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Things Have Internet?

Things Have Internet?

It seems like just yesterday everyone was excited over flip phones. Now if you don’t have a smart phone you are living in the stone age. Just like the advancement of phone technology, other electronics in your home and life are also advancing. You may have heard of “the internet of things” but may be unsure of what that means. Things are everyday objects such as a refrigerator or a barbie doll that are able to access the internet for various reasons.

If you were a 90’s baby I’m sure you remember the Disney channel movie Smart House. When this movie first came out it seemed like having a house that could control many different aspects within itself was far into the future. But here we are, not even 20 years later and we have homes doing almost exactly that. Objects, such as products created by Nest, aid in producing our current smart homes by being self-learning. While the house itself is not “smart”, all of the gadgets within the home connect on one network and are able to work together to make life easier and more efficient. It is estimated that there will be 30 billion devices by 2020, being only two years away that means almost every household will have more than one device connected.

How it effects life?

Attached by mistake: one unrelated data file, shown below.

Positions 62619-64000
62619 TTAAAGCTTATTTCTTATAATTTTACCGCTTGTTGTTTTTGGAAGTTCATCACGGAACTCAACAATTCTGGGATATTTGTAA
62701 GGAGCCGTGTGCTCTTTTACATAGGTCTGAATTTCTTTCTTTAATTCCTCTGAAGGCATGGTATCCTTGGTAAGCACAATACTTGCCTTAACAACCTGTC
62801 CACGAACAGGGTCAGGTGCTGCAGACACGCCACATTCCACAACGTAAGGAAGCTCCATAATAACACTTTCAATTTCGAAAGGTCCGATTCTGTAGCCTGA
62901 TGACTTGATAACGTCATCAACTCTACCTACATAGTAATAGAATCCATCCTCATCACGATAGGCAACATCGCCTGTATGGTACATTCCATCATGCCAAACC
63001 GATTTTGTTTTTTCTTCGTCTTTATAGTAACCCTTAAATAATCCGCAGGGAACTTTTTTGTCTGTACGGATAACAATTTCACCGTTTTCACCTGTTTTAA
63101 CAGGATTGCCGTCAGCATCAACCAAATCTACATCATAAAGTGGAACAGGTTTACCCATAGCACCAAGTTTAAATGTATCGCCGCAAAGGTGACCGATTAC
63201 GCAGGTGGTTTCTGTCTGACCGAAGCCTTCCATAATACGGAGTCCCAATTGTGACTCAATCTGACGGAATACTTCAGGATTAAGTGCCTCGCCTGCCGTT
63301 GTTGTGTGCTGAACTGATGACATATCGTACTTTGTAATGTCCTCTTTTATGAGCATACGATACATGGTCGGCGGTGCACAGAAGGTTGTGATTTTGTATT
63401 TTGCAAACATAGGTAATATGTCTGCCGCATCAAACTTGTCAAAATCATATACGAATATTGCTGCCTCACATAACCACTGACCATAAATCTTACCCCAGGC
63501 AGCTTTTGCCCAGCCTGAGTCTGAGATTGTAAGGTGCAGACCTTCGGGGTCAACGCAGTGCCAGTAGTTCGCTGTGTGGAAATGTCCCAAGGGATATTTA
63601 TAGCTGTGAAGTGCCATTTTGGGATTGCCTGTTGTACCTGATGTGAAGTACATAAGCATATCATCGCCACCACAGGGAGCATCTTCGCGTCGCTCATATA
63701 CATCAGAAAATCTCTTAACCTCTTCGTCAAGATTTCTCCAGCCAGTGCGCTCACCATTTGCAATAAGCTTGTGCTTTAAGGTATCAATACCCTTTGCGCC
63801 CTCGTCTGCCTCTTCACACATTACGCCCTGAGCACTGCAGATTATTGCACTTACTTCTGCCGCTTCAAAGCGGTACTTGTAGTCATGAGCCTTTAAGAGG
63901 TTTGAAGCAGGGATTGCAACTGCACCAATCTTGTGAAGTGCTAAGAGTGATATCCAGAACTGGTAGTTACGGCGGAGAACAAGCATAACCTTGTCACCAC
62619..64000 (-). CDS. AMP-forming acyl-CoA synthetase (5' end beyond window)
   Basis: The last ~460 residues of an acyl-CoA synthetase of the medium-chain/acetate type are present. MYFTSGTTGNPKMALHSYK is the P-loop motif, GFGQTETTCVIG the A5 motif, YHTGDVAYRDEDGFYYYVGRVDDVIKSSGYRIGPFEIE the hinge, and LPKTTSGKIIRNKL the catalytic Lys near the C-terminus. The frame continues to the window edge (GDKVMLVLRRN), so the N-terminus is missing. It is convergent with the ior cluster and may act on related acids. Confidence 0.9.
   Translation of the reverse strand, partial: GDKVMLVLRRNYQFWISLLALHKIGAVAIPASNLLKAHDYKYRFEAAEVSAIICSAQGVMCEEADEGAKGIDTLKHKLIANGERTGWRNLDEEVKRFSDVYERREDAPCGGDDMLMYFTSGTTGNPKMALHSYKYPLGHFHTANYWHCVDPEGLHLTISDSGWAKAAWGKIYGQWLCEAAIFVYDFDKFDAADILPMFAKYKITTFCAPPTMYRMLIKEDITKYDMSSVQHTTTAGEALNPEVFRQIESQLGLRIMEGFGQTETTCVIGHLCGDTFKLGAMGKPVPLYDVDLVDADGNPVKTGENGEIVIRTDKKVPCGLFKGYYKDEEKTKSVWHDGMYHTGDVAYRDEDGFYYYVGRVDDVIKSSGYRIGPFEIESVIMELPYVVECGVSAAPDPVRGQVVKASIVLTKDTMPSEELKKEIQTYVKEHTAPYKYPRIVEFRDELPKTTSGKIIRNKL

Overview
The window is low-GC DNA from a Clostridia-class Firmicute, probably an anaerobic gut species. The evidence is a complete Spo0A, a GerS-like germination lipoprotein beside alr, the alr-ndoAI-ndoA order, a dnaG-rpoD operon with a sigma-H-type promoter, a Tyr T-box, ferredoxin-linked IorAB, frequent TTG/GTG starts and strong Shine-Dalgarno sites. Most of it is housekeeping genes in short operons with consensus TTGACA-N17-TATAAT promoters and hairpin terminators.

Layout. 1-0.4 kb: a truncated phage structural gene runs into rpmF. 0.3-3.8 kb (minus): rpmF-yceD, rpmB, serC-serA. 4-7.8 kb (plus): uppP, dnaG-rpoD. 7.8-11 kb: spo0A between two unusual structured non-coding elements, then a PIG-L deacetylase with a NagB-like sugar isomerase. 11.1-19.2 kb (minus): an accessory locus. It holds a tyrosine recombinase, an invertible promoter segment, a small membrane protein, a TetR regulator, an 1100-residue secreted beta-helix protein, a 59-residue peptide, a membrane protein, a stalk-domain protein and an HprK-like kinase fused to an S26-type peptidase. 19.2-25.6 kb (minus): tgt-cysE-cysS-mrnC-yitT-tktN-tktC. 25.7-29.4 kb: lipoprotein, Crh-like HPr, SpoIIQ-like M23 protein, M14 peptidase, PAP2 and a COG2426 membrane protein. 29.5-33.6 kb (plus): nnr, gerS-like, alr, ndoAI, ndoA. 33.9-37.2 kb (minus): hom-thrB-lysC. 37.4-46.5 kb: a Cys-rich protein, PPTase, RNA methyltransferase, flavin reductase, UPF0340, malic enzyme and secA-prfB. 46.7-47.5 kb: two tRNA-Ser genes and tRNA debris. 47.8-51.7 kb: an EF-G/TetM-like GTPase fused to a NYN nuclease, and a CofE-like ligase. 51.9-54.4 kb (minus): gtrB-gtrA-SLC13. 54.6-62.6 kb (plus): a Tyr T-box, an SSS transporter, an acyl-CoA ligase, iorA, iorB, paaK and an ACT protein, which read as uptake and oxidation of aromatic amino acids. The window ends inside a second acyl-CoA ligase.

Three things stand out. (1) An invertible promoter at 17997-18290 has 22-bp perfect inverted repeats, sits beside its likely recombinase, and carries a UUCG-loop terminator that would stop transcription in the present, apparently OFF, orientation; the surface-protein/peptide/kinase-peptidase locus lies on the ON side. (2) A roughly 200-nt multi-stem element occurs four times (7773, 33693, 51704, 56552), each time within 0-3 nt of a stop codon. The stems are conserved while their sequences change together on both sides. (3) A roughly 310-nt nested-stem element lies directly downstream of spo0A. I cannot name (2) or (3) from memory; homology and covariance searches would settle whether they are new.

Today’s technological advances are seen as bigger than the industrial revolution. The Internet of Things is not just in your home, it is everywhere from your car to retail services to inside your body. In your home, (as previously mentioned) things created by Nest are making life more convenient. Say you forgot to turn off your lights or air conditioner when you went to work; it is as simple as opening your phone and pulling up an app to turn those settings off. Not only is it more convenient, it is also energy efficient and money saving.

In your car, you most likely have Bluetooth that connects with your phone. With this you are able to make hands free calls which is not only easier but much safer as well. Additionally, all of your car’s mechanical parts are beginning to be able to connect, making them work together more efficiently and makes spotting an issue much easier to diagnose. With your car now connecting, it’ll be able to receive real-time updates about road conditions or impeding traffic on your work commute. All of this makes your drive easier and safer.

In an average food store it is fairly common to walk past a shelf with a hot sale item all out. If the store was using shelves connected to a network, it would be able to tell someone as soon as the item was getting low. Consumers would never have to worry about not being able to grab something they are in need of. As our everyday lives begin to pick up pace, so should our surroundings. With this implemented, duties such as tracking of sales, customer experience and many other functions are made effortless.

Medical advancements also play a part in this technology incline. Plenty of people have pace makers now-a-days and more innovative ones connect via Wi-Fi. Things such as your heart rate or blood pressure are able to be easily monitored and adjusted all at your fingertips. Prescription bottles are working towards being able to automatically refill a prescription as soon as your pills start to get low by sending out an alert to a doctor with your assistance. Essentially making tedious tasks less time consuming and improving your overall health functions.